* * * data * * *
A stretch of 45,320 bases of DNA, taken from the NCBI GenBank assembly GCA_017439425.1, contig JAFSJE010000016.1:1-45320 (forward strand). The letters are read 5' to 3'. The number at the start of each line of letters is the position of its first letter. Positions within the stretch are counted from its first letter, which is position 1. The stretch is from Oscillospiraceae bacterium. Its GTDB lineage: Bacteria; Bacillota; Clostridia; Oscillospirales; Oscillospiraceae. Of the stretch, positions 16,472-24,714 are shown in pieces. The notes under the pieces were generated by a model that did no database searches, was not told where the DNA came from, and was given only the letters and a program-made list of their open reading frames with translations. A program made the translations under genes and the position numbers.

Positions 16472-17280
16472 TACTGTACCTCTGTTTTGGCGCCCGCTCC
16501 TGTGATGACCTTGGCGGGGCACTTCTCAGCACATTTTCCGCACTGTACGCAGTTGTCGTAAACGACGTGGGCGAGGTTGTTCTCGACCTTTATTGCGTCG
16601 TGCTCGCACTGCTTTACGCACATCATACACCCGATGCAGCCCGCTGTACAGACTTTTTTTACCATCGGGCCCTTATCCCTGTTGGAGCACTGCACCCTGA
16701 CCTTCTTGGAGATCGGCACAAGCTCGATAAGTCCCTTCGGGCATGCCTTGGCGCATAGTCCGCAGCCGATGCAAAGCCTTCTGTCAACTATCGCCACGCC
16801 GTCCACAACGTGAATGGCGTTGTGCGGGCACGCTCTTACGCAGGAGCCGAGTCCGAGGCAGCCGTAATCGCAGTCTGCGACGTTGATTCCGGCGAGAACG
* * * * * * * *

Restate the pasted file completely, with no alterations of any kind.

A stretch of 45,320 bases of DNA, taken from the NCBI GenBank assembly GCA_017439425.1, contig JAFSJE010000016.1:1-45320 (forward strand). The letters are read 5' to 3'. The number at the start of each line of letters is the position of its first letter. Positions within the stretch are counted from its first letter, which is position 1. The stretch is from Oscillospiraceae bacterium. Its GTDB lineage: Bacteria; Bacillota; Clostridia; Oscillospirales; Oscillospiraceae. Of the stretch, positions 16,472-24,714 are shown in pieces. The notes under the pieces were generated by a model that did no database searches, was not told where the DNA came from, and was given only the letters and a program-made list of their open reading frames with translations. A program made the translations under genes and the position numbers.

Positions 16472-17280
16472 TACTGTACCTCTGTTTTGGCGCCCGCTCC
16501 TGTGATGACCTTGGCGGGGCACTTCTCAGCACATTTTCCGCACTGTACGCAGTTGTCGTAAACGACGTGGGCGAGGTTGTTCTCGACCTTTATTGCGTCG
16601 TGCTCGCACTGCTTTACGCACATCATACACCCGATGCAGCCCGCTGTACAGACTTTTTTTACCATCGGGCCCTTATCCCTGTTGGAGCACTGCACCCTGA
16701 CCTTCTTGGAGATCGGCACAAGCTCGATAAGTCCCTTCGGGCATGCCTTGGCGCATAGTCCGCAGCCGATGCAAAGCCTTCTGTCAACTATCGCCACGCC
16801 GTCCACAACGTGAATGGCGTTGTGCGGGCACGCTCTTACGCAGGAGCCGAGTCCGAGGCAGCCGTAATCGCAGTCTGCGACGTTGATTCCGGCGAGAACG